This classic paperback is available once again—and exclusively—from Harvard University Press.
This book is the story of the life of Nisa, a member of the !Kung tribe of hunter-gatherers from southern Africa’s Kalahari desert. Told in her own words—earthy, emotional, vivid—to , a Harvard anthropologist who succeeded, with Nisa’s collaboration, in breaking through the immense barriers of language and culture, the story is a fascinating view of a remarkable woman.
When I reread Nisa, as I have done regularly in teaching over the years, I experience its originality, poignancy, and excitement afresh each time. Few books that were so influential in changing the look and feel of ethnography for entire generations of anthropologists have held up so well. It is a classic, with currency and continuing possibility.
[A] scrupulous, sad, exciting book.
We have a remarkable anthropologist to thank for an absorbing account.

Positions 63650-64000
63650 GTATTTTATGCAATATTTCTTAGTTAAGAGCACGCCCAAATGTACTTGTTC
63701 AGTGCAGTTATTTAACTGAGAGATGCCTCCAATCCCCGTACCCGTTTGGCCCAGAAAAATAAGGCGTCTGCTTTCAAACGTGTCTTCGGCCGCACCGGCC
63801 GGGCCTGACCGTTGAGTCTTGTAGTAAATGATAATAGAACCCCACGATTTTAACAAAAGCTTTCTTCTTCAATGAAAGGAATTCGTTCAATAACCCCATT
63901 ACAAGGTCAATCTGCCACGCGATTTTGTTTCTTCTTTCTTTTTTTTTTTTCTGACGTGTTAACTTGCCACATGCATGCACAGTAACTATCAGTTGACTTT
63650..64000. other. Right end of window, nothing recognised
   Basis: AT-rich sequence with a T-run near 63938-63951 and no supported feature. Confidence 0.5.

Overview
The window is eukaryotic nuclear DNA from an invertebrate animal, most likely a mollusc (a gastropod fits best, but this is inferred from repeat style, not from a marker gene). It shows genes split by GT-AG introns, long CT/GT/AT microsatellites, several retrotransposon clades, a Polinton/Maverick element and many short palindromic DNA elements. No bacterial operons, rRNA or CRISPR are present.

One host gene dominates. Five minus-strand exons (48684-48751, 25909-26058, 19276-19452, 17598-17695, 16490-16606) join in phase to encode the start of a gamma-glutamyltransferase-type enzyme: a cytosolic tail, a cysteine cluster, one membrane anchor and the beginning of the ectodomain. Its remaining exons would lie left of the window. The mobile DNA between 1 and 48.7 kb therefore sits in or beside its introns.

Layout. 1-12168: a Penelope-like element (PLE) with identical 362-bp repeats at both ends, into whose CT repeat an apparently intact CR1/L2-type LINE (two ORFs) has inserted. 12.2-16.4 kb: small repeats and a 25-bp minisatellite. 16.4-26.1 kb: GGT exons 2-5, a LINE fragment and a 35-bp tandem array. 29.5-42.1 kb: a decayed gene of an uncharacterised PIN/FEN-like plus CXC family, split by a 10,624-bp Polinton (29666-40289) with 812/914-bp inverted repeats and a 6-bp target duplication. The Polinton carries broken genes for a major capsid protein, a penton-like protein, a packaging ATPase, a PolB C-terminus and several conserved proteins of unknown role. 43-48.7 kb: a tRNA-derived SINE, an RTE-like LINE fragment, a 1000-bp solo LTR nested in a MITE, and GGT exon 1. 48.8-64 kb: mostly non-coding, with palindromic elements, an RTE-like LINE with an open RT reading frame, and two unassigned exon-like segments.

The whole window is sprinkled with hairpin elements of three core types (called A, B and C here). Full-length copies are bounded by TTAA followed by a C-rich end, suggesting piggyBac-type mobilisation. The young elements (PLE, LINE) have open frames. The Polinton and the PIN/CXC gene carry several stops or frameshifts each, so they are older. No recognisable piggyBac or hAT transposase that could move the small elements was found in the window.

Both Nisa and Shostak are unusual people, and their collaboration has resulted in an unparalleled account of !Kung life from a personal rather than social or ecological perspective. Even more important, their work results in a revelation of the universality of women's experiences and feelings despite vast differences in culture and society. Nisa helps us know what it means to be !Kung, to be a woman, and finally, to be human.
Nisa is a humbling and inspiring book.
- 384 pages
- 6-1/8 x 9-1/8 inches
- Harvard University Press
From this author
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